A new breed of highly-available serverless applications

Should Amazon have supported more advanced (and more conventional) storage and messaging APIs out the box? Perhaps. But when you plant a new field of grass there's an old adage: Watch where the footpaths go before you lay down the sidewalks. Amazon's S3/SQS duo is a green field that invites entrepreneurs to think way outside the box. For example, these technologies aren't obviously the foundation of an AJAX-oriented service grid. But if that's where people want to go, Amazon seems willing to help them get there. [Full story at InfoWorld.com]

Bill Seitz alerted me to one of those footpaths the other day: Les Orchard's S3-backed wiki. Outstandingly cool! For those who have not followed the various plot threads closely, this is an evolution of the idea of the serverless wiki. TiddlyWiki, which I've mentioned a couple of times, is a member of that species. It's a single HTML "page" that implements wiki behavior in client-side JavaScript; you save your page to your local disk to record changes permanently.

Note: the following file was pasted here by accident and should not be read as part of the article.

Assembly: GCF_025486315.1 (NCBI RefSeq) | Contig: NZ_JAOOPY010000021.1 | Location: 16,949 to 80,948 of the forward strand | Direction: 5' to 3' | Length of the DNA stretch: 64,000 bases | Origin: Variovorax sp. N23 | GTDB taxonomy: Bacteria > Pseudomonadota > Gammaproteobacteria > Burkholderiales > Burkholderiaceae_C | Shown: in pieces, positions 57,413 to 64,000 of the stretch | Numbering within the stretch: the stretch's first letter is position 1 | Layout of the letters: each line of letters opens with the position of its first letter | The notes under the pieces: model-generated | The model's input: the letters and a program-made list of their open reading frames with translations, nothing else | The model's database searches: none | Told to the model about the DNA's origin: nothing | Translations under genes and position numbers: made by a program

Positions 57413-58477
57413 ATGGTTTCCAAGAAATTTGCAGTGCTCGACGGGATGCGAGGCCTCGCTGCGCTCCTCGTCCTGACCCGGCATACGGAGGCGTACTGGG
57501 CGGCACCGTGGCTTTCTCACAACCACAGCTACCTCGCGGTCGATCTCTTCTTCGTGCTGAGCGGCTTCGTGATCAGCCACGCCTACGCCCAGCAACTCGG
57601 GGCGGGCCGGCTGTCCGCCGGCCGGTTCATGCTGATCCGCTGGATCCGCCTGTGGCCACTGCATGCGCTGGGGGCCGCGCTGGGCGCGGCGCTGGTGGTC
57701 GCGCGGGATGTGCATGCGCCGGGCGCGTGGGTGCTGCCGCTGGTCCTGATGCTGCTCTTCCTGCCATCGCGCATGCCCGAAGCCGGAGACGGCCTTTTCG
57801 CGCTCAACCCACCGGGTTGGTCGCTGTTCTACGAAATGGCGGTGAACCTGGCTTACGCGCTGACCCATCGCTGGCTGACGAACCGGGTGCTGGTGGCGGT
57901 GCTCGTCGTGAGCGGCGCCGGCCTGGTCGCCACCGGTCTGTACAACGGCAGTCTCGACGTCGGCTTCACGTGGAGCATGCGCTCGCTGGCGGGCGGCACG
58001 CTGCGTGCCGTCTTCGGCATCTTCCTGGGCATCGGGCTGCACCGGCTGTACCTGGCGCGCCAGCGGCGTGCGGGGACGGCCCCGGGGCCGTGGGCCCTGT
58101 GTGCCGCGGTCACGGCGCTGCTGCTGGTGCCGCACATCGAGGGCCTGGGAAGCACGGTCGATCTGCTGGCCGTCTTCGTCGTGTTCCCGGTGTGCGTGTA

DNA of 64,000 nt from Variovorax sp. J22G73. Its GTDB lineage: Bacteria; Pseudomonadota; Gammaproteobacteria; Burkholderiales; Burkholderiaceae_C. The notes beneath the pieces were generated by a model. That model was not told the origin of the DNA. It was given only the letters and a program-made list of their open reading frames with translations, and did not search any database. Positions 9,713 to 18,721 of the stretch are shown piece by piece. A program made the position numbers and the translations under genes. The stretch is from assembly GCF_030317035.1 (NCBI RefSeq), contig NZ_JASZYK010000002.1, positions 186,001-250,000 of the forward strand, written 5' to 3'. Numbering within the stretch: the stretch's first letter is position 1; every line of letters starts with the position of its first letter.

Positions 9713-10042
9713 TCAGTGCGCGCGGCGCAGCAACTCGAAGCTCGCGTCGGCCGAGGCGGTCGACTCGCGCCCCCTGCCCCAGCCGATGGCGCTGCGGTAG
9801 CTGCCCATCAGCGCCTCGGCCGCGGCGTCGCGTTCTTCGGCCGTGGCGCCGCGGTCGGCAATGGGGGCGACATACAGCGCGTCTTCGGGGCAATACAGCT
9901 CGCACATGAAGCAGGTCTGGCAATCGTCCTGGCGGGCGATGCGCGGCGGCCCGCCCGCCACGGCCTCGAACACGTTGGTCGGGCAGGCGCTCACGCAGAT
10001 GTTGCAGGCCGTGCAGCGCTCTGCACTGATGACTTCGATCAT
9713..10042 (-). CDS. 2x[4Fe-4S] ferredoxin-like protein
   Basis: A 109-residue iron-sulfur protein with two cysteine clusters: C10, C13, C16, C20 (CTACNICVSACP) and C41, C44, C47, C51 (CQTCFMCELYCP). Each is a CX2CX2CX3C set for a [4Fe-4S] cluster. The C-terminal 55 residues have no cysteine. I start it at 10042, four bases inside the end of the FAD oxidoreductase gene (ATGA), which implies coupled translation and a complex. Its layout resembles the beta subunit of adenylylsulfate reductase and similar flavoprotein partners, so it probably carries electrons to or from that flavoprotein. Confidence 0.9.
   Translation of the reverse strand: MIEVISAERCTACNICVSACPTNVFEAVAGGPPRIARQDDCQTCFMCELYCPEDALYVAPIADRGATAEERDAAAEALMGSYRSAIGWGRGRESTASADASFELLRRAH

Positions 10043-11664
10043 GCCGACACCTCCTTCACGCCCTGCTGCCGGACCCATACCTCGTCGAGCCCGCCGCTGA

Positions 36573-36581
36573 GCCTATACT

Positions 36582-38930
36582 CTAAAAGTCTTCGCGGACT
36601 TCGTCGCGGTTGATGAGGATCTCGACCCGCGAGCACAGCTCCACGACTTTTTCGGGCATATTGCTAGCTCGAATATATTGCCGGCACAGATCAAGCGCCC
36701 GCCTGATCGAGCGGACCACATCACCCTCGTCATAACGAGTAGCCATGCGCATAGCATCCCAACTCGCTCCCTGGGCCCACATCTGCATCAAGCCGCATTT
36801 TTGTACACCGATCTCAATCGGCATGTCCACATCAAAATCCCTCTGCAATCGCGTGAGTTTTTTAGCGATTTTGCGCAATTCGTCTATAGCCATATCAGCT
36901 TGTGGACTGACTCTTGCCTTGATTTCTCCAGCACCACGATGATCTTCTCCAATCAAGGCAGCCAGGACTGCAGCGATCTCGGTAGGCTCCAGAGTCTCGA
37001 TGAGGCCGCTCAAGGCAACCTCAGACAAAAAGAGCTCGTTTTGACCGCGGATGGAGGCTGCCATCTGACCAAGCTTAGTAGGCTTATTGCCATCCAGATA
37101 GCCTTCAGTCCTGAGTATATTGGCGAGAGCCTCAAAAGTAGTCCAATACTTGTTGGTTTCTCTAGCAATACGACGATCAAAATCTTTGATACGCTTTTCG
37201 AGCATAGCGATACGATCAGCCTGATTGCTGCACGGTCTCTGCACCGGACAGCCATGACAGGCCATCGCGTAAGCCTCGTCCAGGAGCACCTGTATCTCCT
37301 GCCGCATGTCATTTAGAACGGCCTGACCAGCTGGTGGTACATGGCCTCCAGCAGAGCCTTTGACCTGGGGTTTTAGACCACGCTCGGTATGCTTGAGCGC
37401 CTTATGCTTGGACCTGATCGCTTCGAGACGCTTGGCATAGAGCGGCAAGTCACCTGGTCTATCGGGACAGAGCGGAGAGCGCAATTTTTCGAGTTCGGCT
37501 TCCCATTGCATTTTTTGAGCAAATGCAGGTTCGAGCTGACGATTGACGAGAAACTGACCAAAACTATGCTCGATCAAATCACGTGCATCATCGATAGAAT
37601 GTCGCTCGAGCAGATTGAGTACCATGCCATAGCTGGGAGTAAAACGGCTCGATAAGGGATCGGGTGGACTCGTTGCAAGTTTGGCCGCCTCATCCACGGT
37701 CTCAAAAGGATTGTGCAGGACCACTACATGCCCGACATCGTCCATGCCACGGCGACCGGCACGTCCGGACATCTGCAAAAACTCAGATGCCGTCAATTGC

Les has substituted Amazon's S3 network storage for the local disk. It's a wonderful hack that anticipates a whole new breed of highly-available serverless applications. When I first wrote about the concept of a SPADE (Single Page Application Development Environment) it seemed interesting but far-fetched. Backed by S3, though, it starts to look a whole lot more practical.

Former URL: http://weblog.infoworld.com/udell/2006/07/20.html#a1490